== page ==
I actually think I’ve defined some very specific tests which, if the current models are reasonably accurate, will be sufficient to convince me of this fact within a decade.

    I’d like to see Real Climate do likewise. Suppose that the observed trends that I mentioned are less than half what the models predict (starting at AR3 for surface, or from the switch to all Argo data for OHC) is less than half of what the models predict. For how many years would this have to persist before you concluded that the models substantially exaggerate climate sensitivity.

    [Response: For us to be able to constrain sensitivity from transient changes you need to make some pretty reckless assumptions (see the main post). You need accurate estimates of the forcing for a start, and you need to be able to connect the transient sensitivity to the long term sensitivity. As you can see I did that for the Hansen et al runs and got a sensitivity of just above 3 deg C (though rather poorly constrained). That is very close to the mean sensitivity of the AR4 models. So you could do this with 20 odd years of data. But since I can do this already for the Hansen simulation, and also show that the AR4 models do as good a job for the same period (0.21+/-0.16 degC/dec), why isn’t that sufficient for you? – gavin]

  41. 191
  42. 192
    Jason says:

    #168: “And in the mean time the area under the curve will continue to grow, said area representing the total amount of carbon added to the atmosphere and to the active carbon cycle.

    Do you have a plan for how we will draw down the increase in that reservoir once you are convinced?
    Or a plan for how we will cope with the consequences for the next millennium, or will you just cross that bridge once you are convinced?”

    I do have a plan. Lets replace all us taxes on income with a tax on carbon. If CO2 is a big problem, then this will fix it (at least as far as the US contribution is concerned). If not, swapping the income tax for a carbon tax is likely have a strongly positive impact on growth (especially if the carbon invested in imports and exports is properly accounted for), and certainly not a negative impact.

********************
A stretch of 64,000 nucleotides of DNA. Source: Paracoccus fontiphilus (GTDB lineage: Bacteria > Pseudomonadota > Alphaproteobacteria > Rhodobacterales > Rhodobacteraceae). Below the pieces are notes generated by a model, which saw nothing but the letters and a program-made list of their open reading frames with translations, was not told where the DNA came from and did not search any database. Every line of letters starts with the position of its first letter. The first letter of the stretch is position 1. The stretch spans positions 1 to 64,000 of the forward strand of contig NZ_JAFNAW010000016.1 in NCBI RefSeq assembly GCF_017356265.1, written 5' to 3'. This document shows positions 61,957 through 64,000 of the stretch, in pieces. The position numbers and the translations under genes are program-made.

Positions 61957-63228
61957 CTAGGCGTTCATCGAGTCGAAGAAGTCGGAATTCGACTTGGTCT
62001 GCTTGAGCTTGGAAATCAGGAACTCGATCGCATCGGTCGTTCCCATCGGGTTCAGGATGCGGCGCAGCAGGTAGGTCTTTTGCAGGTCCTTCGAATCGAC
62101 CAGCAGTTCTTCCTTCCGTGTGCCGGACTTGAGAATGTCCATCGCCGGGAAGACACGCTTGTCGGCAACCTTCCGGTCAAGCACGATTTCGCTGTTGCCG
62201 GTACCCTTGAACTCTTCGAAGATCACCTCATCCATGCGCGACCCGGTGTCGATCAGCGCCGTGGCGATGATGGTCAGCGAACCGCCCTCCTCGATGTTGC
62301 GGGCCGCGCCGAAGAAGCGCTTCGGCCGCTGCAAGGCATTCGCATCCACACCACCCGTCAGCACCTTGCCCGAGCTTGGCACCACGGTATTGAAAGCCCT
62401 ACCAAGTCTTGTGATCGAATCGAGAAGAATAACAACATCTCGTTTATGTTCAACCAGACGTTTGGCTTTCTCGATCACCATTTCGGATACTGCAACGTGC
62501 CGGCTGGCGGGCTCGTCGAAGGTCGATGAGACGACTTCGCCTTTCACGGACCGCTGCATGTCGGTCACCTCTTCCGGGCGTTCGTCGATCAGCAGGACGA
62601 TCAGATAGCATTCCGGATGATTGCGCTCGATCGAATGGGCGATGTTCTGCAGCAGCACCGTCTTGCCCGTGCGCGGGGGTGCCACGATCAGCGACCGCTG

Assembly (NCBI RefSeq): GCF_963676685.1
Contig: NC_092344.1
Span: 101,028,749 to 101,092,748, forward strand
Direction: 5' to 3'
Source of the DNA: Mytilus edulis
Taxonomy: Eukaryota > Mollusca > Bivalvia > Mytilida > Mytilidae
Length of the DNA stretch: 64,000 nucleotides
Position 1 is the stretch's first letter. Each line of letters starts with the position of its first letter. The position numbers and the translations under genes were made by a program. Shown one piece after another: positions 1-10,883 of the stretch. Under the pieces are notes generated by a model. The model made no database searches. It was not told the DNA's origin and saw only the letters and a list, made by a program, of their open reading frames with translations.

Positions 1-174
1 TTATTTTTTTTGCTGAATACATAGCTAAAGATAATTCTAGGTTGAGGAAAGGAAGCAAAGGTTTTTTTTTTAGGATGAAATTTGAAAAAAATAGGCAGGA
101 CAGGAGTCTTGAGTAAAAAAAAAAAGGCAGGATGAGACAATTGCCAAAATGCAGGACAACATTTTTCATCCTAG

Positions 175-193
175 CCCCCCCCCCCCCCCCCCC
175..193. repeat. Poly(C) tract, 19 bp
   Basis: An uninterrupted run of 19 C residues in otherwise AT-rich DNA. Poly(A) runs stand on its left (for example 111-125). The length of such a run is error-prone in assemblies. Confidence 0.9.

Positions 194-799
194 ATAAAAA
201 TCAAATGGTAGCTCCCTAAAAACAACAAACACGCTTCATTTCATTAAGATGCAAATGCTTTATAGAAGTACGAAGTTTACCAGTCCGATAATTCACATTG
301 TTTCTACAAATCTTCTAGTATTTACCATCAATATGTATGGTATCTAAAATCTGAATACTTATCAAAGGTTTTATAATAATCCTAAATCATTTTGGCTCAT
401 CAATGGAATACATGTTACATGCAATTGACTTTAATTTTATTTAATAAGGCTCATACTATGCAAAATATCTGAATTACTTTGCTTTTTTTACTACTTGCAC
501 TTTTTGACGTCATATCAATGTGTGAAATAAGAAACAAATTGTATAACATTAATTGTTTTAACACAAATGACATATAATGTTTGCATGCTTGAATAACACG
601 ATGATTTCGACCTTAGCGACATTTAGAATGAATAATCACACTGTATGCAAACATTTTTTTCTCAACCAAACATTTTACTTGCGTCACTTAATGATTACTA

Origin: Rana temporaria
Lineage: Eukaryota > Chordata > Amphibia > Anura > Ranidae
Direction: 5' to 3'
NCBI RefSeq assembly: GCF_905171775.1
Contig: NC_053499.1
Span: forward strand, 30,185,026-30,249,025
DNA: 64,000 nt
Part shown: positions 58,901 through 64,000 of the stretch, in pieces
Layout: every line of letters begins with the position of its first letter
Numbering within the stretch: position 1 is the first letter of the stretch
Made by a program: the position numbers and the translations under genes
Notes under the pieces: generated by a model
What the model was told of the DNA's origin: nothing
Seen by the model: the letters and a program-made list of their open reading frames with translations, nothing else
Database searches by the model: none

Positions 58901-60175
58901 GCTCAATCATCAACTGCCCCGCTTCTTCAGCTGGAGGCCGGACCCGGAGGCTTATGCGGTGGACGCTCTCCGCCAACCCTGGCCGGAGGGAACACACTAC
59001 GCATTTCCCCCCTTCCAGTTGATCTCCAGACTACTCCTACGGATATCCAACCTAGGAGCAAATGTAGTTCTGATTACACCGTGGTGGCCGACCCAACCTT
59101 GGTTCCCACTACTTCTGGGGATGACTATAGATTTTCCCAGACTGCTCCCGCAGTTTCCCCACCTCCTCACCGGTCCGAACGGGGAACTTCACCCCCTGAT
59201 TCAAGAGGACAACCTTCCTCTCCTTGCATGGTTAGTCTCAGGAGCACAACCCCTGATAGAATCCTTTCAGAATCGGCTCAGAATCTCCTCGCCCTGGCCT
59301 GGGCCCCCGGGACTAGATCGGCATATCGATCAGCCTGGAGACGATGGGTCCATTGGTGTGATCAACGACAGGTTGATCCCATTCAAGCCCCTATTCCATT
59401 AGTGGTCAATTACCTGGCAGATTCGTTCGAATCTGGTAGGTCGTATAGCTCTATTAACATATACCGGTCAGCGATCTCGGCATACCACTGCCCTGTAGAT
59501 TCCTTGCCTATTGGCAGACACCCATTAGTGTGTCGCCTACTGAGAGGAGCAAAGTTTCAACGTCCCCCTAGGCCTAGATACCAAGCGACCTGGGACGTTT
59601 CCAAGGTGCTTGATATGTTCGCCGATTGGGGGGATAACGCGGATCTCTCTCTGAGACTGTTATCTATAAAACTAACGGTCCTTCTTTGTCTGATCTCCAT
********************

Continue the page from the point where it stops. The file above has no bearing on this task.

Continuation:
If Democrats seriously believed Al Gore’s brand of alarmism, they would implement this immediately. Republicans would be happy to end the income tax. And which is worse “frying the planet” or sacrificing income redistribution?

    The problem, for those who favor immediate action, is that even the most liberal Democrats on capitol hill don’t believe that climate change is such an immediate problem that they should sacrifice their legislative agenda in order to do something about it.

  43. 193
    Thomas says:

    If I can get back to the runaway feedbacks. This free textbook has a decent introduction to planetary climate, although it is a bit long, it requires roughly undergrad physics level understanding:
    Its been several months since I read it. The question concerns the fact that water vapor feedback becomes stronger as temperatures rise. IIRC correctly the following results are seen:
    At some level of solar radiation, which I think corresponds to an average surface temperature of 50C the runaway effect sets in. I think it is also true that if we were able to wall off the equatorial regions, that they would undergoe the runaway feedback effect. But for the planet, it is not thought to become runaway until the total solar input is considerably higher -perhaps 500M to a billion years from now. But with todays solar luminosity no serious climate scientists thinks we are in danger of setting the runaway effect.

    For those that are interested the rate of increase of solar luminosity is about 1% per hundred million years. This rate is slowly increasing, but a simple linear rate of increase will be pretty decent over a period of a few hundred million years.

  44. 194
    Timothy Chase says:

    Ray Ladbury wrote in 172:

    Try @163, 166, First, I think you need to learn to ask your question more clearly.

    I don’t know about that. As oftentimes stresses, he’s very curious. And if his questions can be interpretted along different lines, he may get more answers — a bit like this fisherman:

  45. 195
    Matthew says:

    45, Martin Vermeer: Jaynes (2003, p. 504) quotes Jeffreys: “Jeffreys (1939, p. 321) notes that there has never been a time in the history of gravitational theory when an orthodox significance test, which takes no note of alternatives, would not have rejected Newton’s law and left us with no law at all. …”